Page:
We employ a team of specialist geologists and engineers, and independent ‘Competent Persons’ to report formally on the quantity, quality and practical ability to mine the coal – we are working to the JORC code of reporting.
Much of our work to date has included drilling boreholes, onshore and offshore, to recover coal samples from deep underground. Lots of local people have asked us ‘why are you drilling when we already have so much historical data and know that the coal is there?’. The answer is that we have to comply with modern international codes to assess and determine the size of the Coal Resource and Reserves and that requires us to undertake our own research to support what already exists.
We have also collated a significant amount of historical data; this includes plans of all of the local old mine workings and historical borehole data, geophysics survey data completed offshore by the NCB, NIREX and UK oil and gas companies, and contemporaneous accounts from miners who worked in Haig and other local mines. In addition, we have undertaken borehole drilling ourselves, both onshore and offshore, including coal sample analysis, downhole geophysics and geotechnical analysis.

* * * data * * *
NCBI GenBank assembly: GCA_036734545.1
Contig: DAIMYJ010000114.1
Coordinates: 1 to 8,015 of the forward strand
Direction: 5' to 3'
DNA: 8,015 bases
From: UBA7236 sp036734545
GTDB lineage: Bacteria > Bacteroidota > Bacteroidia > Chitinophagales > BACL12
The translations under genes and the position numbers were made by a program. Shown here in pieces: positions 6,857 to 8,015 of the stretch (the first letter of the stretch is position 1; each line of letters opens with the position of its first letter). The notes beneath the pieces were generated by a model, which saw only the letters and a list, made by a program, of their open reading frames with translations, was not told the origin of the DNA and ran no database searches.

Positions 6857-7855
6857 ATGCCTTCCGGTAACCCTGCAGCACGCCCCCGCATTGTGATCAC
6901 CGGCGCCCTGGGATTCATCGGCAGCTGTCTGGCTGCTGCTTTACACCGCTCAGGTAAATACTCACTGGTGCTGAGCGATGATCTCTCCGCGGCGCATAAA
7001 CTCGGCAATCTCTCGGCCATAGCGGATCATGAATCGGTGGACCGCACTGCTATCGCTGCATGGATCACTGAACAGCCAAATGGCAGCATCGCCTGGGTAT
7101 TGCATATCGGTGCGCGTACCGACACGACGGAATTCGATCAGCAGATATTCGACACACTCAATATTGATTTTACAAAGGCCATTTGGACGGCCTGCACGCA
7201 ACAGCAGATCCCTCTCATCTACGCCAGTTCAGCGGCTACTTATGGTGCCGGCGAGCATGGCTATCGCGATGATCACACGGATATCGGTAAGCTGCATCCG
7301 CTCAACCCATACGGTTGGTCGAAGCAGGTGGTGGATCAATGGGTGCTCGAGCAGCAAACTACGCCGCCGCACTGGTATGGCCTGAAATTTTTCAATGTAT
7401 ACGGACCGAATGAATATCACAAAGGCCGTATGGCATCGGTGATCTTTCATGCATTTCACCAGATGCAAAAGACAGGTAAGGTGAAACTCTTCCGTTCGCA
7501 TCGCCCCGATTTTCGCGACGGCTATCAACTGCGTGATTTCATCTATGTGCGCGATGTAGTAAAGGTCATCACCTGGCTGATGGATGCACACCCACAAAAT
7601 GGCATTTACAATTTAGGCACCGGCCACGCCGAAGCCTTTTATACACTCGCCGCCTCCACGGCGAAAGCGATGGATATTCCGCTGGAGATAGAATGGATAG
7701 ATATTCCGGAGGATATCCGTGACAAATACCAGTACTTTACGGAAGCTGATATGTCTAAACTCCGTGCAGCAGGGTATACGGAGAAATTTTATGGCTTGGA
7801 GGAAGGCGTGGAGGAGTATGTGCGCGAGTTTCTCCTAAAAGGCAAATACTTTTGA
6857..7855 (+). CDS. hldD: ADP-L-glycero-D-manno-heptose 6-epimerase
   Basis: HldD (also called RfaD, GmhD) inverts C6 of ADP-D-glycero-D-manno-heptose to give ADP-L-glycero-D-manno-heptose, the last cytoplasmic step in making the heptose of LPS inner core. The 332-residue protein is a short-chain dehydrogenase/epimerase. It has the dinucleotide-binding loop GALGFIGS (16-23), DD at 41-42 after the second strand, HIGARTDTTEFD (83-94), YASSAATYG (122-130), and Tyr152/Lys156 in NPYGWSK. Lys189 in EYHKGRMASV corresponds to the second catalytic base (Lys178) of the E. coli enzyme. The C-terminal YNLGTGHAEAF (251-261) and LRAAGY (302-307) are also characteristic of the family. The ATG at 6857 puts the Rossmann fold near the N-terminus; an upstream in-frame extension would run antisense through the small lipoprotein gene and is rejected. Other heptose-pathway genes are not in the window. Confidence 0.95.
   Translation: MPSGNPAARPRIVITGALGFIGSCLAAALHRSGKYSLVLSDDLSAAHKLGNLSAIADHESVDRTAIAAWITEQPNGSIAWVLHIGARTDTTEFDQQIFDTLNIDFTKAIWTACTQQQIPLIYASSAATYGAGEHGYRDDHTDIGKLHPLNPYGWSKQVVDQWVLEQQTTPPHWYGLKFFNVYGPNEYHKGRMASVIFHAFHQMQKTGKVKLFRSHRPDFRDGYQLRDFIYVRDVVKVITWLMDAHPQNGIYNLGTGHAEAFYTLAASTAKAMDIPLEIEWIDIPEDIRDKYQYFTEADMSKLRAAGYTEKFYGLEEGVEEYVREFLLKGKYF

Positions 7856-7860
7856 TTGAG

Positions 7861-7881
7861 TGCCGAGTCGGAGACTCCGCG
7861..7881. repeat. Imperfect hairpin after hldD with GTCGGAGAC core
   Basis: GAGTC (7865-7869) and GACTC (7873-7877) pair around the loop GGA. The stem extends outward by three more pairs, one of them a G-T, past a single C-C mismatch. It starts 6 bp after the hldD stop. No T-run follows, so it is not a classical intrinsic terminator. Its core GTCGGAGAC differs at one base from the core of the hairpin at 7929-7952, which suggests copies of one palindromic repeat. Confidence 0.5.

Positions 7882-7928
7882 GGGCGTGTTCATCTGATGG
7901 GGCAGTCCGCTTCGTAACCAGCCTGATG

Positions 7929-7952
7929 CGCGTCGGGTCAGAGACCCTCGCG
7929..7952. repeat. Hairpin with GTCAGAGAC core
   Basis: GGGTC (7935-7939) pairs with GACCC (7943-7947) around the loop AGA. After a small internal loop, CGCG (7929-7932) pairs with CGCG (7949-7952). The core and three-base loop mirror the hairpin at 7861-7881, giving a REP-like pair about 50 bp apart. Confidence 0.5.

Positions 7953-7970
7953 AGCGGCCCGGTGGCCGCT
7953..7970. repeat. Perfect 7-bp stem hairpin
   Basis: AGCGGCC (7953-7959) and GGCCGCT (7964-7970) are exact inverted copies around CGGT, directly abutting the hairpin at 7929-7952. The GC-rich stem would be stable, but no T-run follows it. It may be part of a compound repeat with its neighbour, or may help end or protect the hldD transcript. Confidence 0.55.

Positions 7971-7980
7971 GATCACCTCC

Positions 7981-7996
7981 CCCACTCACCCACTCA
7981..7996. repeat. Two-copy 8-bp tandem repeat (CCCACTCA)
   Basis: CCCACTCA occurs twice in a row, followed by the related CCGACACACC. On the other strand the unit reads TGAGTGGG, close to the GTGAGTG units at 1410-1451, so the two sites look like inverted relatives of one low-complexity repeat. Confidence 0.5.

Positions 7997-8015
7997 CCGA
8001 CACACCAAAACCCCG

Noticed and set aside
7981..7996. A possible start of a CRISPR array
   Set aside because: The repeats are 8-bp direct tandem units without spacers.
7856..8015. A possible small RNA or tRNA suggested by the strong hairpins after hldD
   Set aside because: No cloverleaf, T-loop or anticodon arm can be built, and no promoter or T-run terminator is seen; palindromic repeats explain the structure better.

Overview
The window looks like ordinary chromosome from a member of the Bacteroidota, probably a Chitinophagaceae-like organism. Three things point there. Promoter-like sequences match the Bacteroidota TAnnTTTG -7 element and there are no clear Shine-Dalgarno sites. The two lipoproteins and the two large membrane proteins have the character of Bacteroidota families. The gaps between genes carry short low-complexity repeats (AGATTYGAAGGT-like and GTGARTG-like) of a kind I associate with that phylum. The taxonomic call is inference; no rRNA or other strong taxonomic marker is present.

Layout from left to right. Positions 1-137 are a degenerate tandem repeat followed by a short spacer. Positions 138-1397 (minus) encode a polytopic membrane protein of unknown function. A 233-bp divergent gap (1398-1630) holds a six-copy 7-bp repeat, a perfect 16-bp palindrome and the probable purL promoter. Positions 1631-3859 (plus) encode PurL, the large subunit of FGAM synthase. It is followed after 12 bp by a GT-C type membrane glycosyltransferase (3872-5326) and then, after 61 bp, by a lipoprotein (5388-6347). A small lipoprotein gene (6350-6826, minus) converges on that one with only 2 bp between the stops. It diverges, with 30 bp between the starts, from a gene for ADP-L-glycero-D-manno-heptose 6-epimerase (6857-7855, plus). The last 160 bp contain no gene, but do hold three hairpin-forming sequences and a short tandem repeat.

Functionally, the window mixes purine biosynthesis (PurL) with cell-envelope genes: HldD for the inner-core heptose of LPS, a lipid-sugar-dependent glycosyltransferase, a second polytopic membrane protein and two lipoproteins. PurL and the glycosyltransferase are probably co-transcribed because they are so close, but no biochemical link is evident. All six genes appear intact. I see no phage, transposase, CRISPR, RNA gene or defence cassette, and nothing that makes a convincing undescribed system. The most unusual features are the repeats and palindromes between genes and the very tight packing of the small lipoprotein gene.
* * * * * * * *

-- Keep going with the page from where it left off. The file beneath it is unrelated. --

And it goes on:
The Cumbrian coalfield contains many coal seams, as shown in the stratigraphic column below.
The main seams which WCM is interested in are the Tenquarters, Bannock Band, Main Band and Sixquarters. Of these the Bannock and Main Band are the thickest at more than 2.5m thick each.